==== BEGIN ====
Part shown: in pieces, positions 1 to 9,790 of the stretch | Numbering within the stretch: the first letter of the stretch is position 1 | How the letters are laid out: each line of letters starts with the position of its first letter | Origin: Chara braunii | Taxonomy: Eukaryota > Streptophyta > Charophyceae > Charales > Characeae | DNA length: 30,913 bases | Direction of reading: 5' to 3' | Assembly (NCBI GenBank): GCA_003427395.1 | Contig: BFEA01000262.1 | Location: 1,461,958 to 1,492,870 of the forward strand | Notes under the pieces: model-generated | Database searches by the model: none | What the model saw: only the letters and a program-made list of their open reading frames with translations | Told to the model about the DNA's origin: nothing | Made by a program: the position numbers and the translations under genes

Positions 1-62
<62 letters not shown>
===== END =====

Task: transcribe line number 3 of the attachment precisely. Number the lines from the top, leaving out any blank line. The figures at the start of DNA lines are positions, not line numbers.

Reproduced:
<62 letters not shown>